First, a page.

“Denim Social has allowed me to efficiently and effectively manage multiple social media channels. I no longer have to spend hours researching and creating posts that are relevant to my followers. With Denim Social, it now only takes a few minutes to have a month’s worth of fresh content that is inspiring, timely and informational.” - Alexis Zwiesler, Branch Marketing Assistant at AnnieMac

Download: How Six Financial Marketers Are Creating Value in Social Media

What are other financial institutions looking like on social media? 

Your Social Selling Future is Bright

Unlimited Measures of Success

Your measures can evolve over time to include top performing agencies, agency highlights, highest performing content (based on engagement or adoption)

Ongoing Education

Consider hosting regular internal webinars on best practices, how to optimize content, how to start using paid advertising, and agency highlights and more. 

Merchandise Success Internally

Invite a social top performer to share relevant, real-life stories on how social has helped them grow their businesses and build and foster relationships

Drive Adoption 

Check in, check in, check in!  Set up regular check ins with your social sellers to make sure they’re seeing the value and keeping up with posting and responding to their audiences. 

Fuel Success with Content

Include intermediary content in your brand content planning. Start simple by tweaking your brand posts to sound like they’re coming from the voice of the agent.

Measure Your Success

Start small! Sometimes this just means basic adoption of your program. Are agents using it? Are their platforms connected to the technology you’ve invested in? Are they posting?

Download: Social Media Analytics Enhance Your Financial Institution’s Marketing Strategy

As any marketer worth their salt will tell you, analytics should drive your social strategy. While the “spray-and-pray” approach may have worked a decade ago, consumer

expectations for personalized experiences and C-suite demands for measurable results have raised the bar to a whole new level.

The good news is every social media post you publish is generating meaningful data about the audiences you are trying to connect with and convert. Indeed, social media marketing can have a huge reach — 83% of people say they discover new products on Instagram, and 54% of Gen Z say social media is their top influence channel. With the personal networks offered on the organic side and the advanced targeting of paid ads, social media is tough to beat as a customer acquisition tool.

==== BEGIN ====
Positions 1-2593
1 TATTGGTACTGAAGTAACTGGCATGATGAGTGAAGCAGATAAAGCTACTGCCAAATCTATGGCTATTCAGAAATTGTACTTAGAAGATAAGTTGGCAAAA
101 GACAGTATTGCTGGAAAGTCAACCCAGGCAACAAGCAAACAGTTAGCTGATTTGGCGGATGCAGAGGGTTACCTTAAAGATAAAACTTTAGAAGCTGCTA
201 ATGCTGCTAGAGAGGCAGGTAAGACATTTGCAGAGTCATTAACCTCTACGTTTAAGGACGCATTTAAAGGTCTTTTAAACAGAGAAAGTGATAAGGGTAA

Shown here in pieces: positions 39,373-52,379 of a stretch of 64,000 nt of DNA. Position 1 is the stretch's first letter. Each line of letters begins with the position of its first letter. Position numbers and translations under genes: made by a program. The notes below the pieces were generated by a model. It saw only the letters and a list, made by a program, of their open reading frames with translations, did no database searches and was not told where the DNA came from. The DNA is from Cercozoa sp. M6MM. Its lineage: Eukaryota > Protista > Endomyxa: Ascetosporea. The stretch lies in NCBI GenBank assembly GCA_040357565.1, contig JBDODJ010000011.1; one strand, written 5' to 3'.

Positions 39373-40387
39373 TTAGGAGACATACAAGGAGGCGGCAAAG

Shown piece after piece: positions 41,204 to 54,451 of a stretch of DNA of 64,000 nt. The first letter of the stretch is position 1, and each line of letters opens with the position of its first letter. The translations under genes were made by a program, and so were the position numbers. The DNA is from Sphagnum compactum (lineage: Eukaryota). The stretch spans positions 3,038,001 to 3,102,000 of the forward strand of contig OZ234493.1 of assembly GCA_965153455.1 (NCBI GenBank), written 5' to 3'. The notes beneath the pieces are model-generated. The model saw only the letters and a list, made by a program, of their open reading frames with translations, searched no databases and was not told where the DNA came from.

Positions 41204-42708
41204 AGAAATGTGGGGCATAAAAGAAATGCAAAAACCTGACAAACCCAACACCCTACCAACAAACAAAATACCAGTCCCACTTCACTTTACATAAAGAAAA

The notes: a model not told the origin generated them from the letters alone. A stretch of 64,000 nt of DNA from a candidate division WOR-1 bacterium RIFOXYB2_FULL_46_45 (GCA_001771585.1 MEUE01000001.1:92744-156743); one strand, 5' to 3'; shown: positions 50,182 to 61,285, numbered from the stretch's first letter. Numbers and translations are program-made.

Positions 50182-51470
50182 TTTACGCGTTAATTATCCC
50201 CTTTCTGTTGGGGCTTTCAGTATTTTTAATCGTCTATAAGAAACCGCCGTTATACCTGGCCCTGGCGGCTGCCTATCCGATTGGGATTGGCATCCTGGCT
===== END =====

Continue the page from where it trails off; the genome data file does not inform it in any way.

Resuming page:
Why is it, then, that so many digital marketers feel uncomfortable evaluating metrics and measuring ROI in social media marketing? Well, for starters, all the social media data in the world means nothing if you can’t transform it into meaningful insights in relation to business objectives.

Identifying meaningful insights around business objectives begins with setting specific, measurable goals for your campaigns. A great place to start is with your customers. You can easily develop goals when you ask questions like these:

  • Which of my customer segments am I most likely to reach on social media?
  • What types of content and experiences will resonate with them?
  • What motivates them and makes them tick?

With questions like these in mind, it’s easier to know what data to collect and how to begin analyzing it to make meaningful decisions. 

1. Efficiency

Social media measurement in itself is nearly impossible to do manually. If you’re trying to get telling analytics with a spreadsheet, you won’t have much luck. Social media measurement, like most analytics, requires the right tools.

Quantify the time you spend on measurement to appeal to management. The right analytics tools can help you collect valuable marketing data faster and easier. Data shows that simplifying workflows with technology can free up 20–30% of employees’ time, so show leadership that with the right tools, you can up your efficiency to do more faster.

Another reason leaders might shy away from the idea of a robust social media marketing strategy is compliance. Financial services is a heavily regulated industry, and electronic communication is certainly not exempt from regulatory scrutiny. Again, the right tools can help. Denim Social’s platform, for example, enables marketers to keep social media compliant in an efficient way. Among other compliance features, the platform automates approval workflows so the right people can sign off on the right social content with ease before it ever goes live.‍

2. Targeting‍

As algorithms change and organic social media is no longer a promising strategy on its own, marketers need to persuade leadership teams to invest in paid social media. Not only will paid get your messages in front of the right people with direct targeting capabilities, but it can also provide more data to help you understand what your target audience groups want and need.

By tracking paid performance by target audience group, you can better understand who’s connecting with what content and hone your social media strategy to connect with more prospects. Show leadership teams that when every message lands in front of exactly the right people, you’re maximizing social media marketing budget dollars — instead of wasting them on irrelevant or unengaged audiences.

3. Competitor tracking‍

Help leaders understand that, while measuring your own social media performance offers valuable insights, measuring your competitors’ performance can take your marketing game to the next level.